• Portosystemic Vascular Anomaly (PSVA) and Microvascular Dysplasia (MVD): These related genetic disorders cause liver circulation not to function properly. Treatment may include medication or surgery, particularly for PSVA.
  • Kidney Aplasia/Dysplasia: The abnormal development of one or both kidneys is a hereditary condition. Depending on the severity, treatment may include medication, fluid therapy, kidney support supplements, special diets and more. Regular monitoring of the condition may also be called for. Screening for this disorder before breeding is the only way to prevent it.

Cairn Terrier History

The origin of the Cairn Terrier lies in Scotland and the breed dates to the olden days. Not, not the ’80s (although it’s reasonable you’d think so. Their hair does look a bit like a classic ’80s Jon Bon Jovi coif). But this is the real olden days—the 17th century. They lived predominantly in the Western Highlands, in particular on the Isle of Skye, where they patrolled game preserves and farms.

For many years, they were lumped together with other terriers and collectively called “Scotch Terriers.” It wasn’t until the late 1800s that they were recognized as their own distinct breed. In those days, large mounds of rocks, or “cairns,” were used to mark a boundary or grave. Rodents and other vermin would take up residence inside and underneath the cairns and it was the Cairn Terrier’s job to dig and evict the critters. They were, in effect, the original Terminator. Arnold, eat your heart out. This was usually a one-dog job, but sometimes multiple dogs would work together as a pack and go after bigger critters such as foxes and otters.

The Cairn’s bravery, tenacity and independence were qualities that served them well when they were working the windswept Highlands of Scotland. The American Kennel Club (AKC) recognized the Cairn Terrier in 1913 as the 69th breed. In 1939, the whole world met the adorable breed when a Cairn Terrier was picked to play Toto in a little movie called “The Wizard of Oz.”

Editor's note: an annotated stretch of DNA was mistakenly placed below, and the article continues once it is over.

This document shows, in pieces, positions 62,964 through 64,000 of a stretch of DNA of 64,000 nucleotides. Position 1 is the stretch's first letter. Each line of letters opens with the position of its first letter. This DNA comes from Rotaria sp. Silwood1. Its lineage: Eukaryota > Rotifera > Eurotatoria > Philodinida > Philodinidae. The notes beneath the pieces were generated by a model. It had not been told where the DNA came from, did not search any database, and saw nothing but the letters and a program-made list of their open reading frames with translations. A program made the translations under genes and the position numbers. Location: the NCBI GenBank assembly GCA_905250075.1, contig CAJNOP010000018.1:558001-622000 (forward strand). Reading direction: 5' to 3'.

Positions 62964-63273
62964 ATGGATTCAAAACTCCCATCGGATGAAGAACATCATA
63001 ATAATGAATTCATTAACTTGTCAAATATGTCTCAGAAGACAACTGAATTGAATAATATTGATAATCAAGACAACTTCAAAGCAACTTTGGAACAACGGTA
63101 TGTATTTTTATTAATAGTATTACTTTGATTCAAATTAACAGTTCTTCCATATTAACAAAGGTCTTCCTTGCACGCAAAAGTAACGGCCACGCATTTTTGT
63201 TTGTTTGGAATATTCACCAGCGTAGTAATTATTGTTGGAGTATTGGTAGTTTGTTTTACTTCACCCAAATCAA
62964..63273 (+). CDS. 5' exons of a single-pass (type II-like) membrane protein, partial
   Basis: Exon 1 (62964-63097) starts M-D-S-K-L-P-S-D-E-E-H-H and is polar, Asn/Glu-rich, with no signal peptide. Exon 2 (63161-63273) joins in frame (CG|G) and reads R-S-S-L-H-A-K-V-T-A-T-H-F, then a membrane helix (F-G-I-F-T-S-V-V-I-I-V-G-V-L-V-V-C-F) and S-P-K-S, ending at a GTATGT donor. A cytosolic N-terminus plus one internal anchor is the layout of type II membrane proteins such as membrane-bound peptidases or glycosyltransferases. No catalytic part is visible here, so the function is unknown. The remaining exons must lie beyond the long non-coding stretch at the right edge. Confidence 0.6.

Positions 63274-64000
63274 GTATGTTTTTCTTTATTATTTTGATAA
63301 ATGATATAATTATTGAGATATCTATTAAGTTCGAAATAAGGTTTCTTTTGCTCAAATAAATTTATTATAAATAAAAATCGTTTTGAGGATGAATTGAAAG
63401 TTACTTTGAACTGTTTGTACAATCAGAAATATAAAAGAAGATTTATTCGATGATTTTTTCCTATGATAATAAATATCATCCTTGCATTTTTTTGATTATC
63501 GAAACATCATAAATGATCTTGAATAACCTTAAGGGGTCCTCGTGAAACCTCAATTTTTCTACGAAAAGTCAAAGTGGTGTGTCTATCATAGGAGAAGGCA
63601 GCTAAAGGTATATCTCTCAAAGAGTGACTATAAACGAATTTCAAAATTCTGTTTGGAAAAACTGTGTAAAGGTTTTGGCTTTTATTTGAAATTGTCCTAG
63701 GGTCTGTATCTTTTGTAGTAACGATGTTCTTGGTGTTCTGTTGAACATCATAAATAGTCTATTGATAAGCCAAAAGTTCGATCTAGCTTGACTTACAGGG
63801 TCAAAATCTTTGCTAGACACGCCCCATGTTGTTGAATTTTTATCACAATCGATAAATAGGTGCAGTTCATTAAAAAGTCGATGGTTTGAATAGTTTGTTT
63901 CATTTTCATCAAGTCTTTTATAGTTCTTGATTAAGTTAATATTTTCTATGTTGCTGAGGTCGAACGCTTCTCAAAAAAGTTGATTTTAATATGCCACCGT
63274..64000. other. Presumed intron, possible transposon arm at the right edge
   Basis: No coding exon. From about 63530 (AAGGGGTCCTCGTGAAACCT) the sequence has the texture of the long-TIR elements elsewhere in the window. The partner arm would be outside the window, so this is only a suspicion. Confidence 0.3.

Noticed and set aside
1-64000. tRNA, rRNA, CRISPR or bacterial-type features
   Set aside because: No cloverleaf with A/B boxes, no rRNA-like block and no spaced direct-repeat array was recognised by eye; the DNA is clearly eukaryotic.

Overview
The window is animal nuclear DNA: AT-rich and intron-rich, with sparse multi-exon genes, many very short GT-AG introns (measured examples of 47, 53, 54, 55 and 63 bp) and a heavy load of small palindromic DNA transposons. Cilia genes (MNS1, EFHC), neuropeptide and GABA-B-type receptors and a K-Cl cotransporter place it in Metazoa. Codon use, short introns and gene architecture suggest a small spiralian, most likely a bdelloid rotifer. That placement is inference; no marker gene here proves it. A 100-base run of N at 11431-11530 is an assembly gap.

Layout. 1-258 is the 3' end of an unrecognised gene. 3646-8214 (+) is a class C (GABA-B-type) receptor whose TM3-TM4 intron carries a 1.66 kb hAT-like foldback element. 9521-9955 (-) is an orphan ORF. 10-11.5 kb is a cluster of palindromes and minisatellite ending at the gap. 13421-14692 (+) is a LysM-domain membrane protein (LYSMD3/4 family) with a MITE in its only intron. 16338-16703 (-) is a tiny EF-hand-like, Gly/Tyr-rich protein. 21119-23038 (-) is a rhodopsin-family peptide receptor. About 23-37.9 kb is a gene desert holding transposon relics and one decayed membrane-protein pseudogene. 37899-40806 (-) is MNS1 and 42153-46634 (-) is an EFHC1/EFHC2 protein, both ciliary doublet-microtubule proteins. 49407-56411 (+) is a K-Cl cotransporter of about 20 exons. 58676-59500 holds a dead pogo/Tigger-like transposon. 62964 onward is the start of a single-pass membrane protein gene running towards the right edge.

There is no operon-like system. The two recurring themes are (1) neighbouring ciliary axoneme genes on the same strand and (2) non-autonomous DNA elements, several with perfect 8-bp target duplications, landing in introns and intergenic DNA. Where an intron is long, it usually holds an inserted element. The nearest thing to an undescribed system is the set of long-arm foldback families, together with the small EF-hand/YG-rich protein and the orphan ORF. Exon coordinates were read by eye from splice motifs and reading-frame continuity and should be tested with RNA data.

You can find a Cairn Terrier puppy to adopt today by checking out a list of reputable breeders on the American Kennel Club’s website. Depending on the breeder, costs may vary, but a price you can expect to pay for a Cairn Terrier is between $1,000-$2,000. If you’re interested in a rescue dog, the Cairn Terrier Club of America also includes contact information for rescues that may be useful or you can keep an eye out for the breed at your local shelter.

FAQs

How do you pronounce Cairn Terrier?

You pronounce Carin Terrier “Kehrn Teh-ree-ur.”

Do Cairn Terriers shed?

Cairn Terriers do not shed much, and they may be a good choice for people with allergies.

How long do Cairn Terriers live?

Cairns are a long-lived little breed with a life expectancy of 13 to 15 years, which gives you a long time to create many wonderful memories with this delightful pup.

How big do Cairn Terriers get?

Cairn Terriers don’t get very big. They are about about 10 inches tall and weigh 13 to 14 pounds.

What are the most popular names for Cairn Terriers?

Some of the most popular Cairn Terrier names include Toto (of course!), Jack, Lily, Roxy, Bonnie, Annie, Maddy, Pippa, Posey, Poco, Tucker, Terry, Harley, Buddy, Shadow, Cole, Duncan, Charlie and Shorty. Get more names here.

What are the most common Cairn Terrier mixes?

The most common Cairn Terrier mixes are:

  • Cairn Terrier-Chihuahua mix (Toxirn)
  • Cairn Terrier-Poodle mix (Cairnoodle)
  • Cairn Terrier-Yorkie mix (Carkie)
  • Cairn Terrier-Shih Tzu mix (Care-tzu)
  • Cairn Terrier-Schnauzer mix (Carnauzer)
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Top Takeaways

Don’t be fooled by their size: Cairn Terriers are little dogs with big personalities. They’re always up for fun—be sure you include them in all your activities. And Cairns have never met a stranger, so get used to making loads of new friends. Good thing is, with your now busier social calendar, you’ll always have a plus one.

Expert input provided by veterinarian Susan Hankerd DVM, owner of the Auburn Animal Hospital in Rochester Mich., and certified dog trainer Bonny Wainz, IACP-CDT, CDTA, PDTI, owner of Alternative Canine Training in Royal Oak, Mich.